Thanks for joining me this week for #RABlog Week. Stay tuned for my next post, which will be featured on Kelly Balarie’s Purposeful Faith page next week. Until then, be well and God bless!

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Coffee and Kayaks (and Other Favorite Things) originally appeared on Spring Sight blog, by Linda W. Perkins. It is one of a series of posts specifically about Rheumatoid Arthritis, as part of #RABlog Week. 

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Wednesday, September 23, 2015

Life with RA: Like a Bowl of Jelly Bellies


“For everything there is a season … a time to cry and a time to laugh, a time to grieve and a time to dance.” – Ecclesiastes 3:1, 4

I’ll be honest. I had no intention of writing this post. It is day three of #RABlog Week and the prompt is “Explain Your RA.”

It’s not that I don’t want to tell you what it’s like to have rheumatoid arthritis. It’s that it varies so much with everyone, I’ve hesitated to focus on my particular case without adding the same type of disclaimer you see on weight loss program ads: “Results not typical. Actual experience will vary.”

Oh yeah, and the other thing. RA isn’t my whole life. I have a job, a husband and a daughter, and this week, I have a million deadlines. I didn’t want to write today, because I needed to get back to those priorities. But then it hit. What was supposed to be my “high priority” day began this morning with a mini-migraine and an RA flare. So since I’m just sitting on my couch, waiting for my body to cooperate and feel better so that I can get to “work” work, I may as well go ahead and do this.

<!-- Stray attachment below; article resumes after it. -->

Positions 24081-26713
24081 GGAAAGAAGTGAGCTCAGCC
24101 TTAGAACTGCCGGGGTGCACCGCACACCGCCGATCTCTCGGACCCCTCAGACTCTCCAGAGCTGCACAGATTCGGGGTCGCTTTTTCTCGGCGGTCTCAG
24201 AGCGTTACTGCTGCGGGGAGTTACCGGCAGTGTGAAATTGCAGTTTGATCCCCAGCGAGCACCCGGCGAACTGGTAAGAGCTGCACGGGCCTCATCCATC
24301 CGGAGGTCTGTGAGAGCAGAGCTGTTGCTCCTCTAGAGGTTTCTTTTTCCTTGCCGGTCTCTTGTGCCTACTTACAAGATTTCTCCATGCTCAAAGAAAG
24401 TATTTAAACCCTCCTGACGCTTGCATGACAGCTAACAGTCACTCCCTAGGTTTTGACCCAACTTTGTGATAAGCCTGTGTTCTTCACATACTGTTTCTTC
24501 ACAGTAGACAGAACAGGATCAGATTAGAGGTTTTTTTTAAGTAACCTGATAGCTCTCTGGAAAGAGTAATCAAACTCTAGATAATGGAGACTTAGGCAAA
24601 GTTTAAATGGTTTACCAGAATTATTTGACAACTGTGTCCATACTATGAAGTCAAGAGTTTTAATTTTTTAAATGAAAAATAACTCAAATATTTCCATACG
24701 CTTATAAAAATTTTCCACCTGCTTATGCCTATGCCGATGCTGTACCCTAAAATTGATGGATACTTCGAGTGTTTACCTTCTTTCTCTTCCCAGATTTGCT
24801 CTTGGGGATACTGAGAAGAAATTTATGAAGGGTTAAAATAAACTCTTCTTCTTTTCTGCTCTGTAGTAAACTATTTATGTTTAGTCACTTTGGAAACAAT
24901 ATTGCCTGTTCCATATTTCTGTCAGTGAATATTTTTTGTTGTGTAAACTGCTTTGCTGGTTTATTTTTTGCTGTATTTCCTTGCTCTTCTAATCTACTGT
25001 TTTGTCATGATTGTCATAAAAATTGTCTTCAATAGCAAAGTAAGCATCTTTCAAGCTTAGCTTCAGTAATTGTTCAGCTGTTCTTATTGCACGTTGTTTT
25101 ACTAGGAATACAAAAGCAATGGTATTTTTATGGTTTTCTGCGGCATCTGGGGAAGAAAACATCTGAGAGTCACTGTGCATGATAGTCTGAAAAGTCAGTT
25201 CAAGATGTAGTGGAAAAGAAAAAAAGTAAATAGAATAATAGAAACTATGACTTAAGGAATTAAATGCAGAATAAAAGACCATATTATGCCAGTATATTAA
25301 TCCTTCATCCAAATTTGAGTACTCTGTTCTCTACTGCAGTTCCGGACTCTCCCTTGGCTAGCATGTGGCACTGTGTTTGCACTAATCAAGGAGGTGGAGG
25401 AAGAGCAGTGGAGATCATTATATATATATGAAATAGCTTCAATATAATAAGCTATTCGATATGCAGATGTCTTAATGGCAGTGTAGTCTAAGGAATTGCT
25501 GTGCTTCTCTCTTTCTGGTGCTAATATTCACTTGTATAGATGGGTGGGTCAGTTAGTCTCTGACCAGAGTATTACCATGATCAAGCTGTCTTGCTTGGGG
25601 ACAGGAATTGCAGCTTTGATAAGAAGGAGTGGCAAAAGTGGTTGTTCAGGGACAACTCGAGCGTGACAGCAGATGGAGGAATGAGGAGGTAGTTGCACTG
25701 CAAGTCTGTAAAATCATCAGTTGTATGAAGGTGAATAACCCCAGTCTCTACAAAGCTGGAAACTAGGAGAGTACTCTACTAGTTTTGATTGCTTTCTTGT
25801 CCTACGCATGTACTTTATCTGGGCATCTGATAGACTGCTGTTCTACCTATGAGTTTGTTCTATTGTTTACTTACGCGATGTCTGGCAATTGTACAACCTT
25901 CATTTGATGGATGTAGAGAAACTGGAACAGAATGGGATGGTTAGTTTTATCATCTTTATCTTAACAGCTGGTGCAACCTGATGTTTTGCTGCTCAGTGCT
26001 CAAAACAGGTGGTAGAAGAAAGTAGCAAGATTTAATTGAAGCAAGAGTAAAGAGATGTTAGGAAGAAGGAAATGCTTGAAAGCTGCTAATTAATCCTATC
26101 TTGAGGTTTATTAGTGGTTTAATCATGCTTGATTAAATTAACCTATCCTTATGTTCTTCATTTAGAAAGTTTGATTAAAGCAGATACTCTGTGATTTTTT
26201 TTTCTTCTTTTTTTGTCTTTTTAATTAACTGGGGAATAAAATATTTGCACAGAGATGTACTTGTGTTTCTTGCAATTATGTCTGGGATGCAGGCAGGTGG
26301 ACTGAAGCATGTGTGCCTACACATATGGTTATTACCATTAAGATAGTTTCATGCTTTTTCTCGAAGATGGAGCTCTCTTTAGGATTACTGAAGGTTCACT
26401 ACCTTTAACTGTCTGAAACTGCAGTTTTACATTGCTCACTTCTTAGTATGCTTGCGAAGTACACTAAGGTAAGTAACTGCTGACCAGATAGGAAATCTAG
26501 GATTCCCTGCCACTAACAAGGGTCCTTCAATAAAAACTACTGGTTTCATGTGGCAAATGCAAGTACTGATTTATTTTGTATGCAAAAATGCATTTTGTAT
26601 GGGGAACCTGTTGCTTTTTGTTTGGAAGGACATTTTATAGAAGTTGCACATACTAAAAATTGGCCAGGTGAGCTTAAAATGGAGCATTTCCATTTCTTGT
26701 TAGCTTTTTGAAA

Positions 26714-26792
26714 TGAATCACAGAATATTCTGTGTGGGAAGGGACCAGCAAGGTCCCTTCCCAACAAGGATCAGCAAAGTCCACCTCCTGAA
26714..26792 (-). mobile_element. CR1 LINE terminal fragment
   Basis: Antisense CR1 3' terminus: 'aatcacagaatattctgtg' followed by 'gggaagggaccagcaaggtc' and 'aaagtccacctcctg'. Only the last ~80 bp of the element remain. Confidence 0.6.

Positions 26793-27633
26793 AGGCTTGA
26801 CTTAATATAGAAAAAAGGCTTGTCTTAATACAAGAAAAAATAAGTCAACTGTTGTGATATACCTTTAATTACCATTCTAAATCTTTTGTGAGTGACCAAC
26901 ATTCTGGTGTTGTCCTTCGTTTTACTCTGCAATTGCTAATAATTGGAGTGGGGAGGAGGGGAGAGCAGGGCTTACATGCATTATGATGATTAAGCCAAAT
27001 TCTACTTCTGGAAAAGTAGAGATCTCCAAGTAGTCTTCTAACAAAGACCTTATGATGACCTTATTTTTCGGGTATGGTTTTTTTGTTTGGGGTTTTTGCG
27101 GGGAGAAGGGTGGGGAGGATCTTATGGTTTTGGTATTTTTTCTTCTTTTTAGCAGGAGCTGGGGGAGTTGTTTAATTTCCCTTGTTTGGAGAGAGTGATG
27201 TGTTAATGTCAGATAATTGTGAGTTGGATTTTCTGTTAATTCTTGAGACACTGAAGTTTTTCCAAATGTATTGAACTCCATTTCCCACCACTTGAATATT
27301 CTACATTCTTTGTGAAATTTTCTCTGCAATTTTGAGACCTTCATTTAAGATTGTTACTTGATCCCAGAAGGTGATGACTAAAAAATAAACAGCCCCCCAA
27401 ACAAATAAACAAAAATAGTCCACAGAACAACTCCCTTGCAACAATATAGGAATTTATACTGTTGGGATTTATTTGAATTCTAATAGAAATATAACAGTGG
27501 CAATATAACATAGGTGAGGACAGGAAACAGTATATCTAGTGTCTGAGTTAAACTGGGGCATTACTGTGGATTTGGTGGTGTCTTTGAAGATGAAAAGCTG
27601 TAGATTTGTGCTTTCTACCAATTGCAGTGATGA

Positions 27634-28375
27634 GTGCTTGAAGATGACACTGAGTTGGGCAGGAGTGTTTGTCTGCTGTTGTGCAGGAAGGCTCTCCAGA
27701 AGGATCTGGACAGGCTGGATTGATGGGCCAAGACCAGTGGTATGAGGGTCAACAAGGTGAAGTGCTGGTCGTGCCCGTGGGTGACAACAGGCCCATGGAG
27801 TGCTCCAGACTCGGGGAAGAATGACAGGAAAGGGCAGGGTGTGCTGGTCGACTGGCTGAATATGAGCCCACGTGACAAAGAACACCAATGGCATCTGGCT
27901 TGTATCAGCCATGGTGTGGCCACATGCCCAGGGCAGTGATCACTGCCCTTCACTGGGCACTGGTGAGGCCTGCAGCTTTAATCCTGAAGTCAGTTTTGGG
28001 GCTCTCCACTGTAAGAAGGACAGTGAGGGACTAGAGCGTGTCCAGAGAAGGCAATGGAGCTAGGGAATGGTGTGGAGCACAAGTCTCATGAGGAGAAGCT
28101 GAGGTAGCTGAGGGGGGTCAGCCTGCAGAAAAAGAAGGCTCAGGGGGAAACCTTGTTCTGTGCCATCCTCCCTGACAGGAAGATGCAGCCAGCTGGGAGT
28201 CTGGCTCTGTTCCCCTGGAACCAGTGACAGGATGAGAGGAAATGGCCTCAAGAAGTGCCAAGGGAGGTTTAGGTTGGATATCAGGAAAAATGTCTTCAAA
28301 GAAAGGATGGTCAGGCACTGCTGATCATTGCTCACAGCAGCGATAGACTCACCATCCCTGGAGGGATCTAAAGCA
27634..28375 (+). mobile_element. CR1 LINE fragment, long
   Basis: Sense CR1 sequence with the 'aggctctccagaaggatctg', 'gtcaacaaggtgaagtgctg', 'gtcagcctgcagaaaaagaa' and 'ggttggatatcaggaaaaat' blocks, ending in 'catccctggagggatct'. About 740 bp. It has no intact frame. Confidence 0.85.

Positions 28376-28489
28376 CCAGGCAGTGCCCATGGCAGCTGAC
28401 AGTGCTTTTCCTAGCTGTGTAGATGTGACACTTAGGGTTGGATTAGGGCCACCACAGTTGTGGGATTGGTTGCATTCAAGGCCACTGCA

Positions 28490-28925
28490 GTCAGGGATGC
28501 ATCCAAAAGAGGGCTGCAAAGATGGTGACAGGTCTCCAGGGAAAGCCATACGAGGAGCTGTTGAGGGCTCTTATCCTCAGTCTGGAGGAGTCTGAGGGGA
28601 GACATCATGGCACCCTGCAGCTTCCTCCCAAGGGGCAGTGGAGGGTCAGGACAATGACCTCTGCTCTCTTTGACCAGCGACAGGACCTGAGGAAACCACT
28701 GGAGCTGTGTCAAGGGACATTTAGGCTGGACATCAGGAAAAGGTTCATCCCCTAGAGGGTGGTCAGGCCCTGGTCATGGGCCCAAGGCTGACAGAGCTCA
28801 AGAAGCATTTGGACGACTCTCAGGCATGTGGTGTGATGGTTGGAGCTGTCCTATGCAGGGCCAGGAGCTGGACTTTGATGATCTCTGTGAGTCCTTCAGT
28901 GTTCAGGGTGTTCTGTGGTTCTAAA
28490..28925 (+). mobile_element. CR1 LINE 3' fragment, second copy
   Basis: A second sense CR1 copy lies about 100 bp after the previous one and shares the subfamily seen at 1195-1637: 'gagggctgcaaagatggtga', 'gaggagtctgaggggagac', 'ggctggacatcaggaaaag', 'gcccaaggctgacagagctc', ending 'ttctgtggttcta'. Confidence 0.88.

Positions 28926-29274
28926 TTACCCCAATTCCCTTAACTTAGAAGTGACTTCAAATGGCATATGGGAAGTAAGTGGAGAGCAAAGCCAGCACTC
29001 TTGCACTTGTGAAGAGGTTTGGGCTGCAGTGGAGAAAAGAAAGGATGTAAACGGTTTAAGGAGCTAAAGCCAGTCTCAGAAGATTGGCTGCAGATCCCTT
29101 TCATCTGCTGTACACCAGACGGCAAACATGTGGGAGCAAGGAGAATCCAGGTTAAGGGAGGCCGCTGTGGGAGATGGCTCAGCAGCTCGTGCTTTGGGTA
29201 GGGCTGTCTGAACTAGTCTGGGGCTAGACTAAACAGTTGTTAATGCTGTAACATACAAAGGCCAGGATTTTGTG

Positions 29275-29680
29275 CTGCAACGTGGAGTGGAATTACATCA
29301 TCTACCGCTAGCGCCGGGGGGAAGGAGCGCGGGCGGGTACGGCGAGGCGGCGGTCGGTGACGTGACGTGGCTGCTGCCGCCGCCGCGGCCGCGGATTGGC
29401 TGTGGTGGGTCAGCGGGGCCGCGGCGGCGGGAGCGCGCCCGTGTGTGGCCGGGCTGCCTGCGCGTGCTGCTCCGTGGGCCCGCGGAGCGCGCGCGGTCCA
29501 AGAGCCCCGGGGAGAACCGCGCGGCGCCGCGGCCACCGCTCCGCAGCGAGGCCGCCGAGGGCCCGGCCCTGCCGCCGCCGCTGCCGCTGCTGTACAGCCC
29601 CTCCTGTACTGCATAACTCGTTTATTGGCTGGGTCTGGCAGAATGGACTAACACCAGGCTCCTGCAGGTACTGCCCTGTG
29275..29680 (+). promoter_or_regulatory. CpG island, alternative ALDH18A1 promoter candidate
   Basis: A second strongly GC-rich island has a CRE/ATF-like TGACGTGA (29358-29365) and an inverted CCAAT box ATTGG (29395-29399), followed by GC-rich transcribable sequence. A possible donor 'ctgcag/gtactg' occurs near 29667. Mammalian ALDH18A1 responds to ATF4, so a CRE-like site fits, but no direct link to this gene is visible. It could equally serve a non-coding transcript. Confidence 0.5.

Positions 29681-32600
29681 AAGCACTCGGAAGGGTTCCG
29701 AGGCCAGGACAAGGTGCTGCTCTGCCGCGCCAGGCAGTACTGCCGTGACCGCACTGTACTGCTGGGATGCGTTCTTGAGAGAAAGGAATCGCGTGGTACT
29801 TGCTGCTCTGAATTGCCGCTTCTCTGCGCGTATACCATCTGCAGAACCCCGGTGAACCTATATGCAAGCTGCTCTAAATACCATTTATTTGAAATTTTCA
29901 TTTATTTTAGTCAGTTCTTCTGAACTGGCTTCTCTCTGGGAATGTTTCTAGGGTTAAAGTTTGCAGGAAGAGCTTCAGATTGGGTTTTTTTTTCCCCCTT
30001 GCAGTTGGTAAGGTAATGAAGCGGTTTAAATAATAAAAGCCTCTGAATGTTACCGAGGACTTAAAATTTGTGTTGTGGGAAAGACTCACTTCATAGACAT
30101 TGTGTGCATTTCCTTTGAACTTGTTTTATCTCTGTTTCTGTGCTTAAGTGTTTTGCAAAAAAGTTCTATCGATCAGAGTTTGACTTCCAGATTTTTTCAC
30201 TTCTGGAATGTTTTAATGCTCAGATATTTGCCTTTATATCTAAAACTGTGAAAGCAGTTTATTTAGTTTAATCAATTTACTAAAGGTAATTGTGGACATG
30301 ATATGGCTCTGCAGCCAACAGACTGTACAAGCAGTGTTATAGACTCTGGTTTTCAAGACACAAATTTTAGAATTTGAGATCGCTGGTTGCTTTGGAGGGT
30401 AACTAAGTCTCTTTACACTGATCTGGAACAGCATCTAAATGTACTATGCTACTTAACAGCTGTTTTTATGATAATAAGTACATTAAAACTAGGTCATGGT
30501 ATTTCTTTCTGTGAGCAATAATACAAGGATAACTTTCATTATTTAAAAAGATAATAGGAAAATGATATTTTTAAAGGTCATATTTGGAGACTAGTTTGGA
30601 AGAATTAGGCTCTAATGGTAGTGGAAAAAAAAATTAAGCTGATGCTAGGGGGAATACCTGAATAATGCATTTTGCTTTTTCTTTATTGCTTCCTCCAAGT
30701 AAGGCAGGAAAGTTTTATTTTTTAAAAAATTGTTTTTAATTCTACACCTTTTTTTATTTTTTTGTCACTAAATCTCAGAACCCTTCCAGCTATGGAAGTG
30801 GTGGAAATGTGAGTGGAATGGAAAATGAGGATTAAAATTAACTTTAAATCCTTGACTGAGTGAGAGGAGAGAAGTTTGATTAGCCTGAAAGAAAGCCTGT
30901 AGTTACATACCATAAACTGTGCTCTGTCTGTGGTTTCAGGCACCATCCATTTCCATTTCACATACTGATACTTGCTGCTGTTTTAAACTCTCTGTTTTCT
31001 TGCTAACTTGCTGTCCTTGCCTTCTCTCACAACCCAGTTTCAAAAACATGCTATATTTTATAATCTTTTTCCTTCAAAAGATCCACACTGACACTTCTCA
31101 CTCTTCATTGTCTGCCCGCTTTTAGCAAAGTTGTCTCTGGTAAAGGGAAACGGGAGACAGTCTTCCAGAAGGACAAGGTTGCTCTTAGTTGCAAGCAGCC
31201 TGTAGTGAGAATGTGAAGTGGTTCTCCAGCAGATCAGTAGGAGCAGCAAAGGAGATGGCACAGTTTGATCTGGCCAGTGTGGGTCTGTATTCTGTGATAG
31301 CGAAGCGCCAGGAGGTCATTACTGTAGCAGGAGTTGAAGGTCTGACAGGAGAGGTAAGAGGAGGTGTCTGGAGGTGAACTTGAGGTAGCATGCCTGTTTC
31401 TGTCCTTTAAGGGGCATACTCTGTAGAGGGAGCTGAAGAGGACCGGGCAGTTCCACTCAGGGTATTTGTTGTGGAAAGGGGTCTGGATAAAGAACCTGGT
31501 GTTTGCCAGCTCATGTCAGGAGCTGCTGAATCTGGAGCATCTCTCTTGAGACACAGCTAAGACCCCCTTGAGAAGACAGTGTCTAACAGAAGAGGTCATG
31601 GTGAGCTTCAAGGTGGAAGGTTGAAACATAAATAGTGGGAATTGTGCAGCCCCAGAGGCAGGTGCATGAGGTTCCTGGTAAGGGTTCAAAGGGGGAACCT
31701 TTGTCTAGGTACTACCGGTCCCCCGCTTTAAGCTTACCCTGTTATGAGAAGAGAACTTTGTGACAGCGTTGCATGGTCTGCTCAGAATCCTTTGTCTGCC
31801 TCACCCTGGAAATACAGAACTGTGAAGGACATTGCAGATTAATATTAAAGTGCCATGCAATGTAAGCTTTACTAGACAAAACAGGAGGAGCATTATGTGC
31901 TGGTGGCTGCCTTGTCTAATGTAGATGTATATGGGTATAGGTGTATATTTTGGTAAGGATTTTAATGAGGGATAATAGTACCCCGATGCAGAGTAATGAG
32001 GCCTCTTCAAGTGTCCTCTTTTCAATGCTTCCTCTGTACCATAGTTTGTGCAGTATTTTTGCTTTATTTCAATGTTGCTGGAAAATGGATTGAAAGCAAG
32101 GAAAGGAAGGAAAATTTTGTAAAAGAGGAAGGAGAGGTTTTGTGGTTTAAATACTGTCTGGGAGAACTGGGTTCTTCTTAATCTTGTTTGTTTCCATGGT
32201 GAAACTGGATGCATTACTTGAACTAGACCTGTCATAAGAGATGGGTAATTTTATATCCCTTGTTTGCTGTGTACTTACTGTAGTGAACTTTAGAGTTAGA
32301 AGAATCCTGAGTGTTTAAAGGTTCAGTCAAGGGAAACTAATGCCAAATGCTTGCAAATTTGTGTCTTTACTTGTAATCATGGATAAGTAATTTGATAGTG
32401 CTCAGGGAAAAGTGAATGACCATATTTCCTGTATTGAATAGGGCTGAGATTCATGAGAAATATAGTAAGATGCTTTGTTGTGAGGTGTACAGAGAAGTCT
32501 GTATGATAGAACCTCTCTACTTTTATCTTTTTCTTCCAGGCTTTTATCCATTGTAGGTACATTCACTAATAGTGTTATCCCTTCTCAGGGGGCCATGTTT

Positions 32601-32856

Read back to my first blog entry in September 2014 and you’ll see how it began. Then pick up again in April 2015, and you’ll read about what it’s been like at its worst, in the aftermath of having shoulder surgery. Both times in my life are when I really didn’t know that RA was the problem. I just hurt and didn’t know why. Those were milestones in my life with RA: First, accepting that I had the disease; and second, accepting that I needed real treatment for it.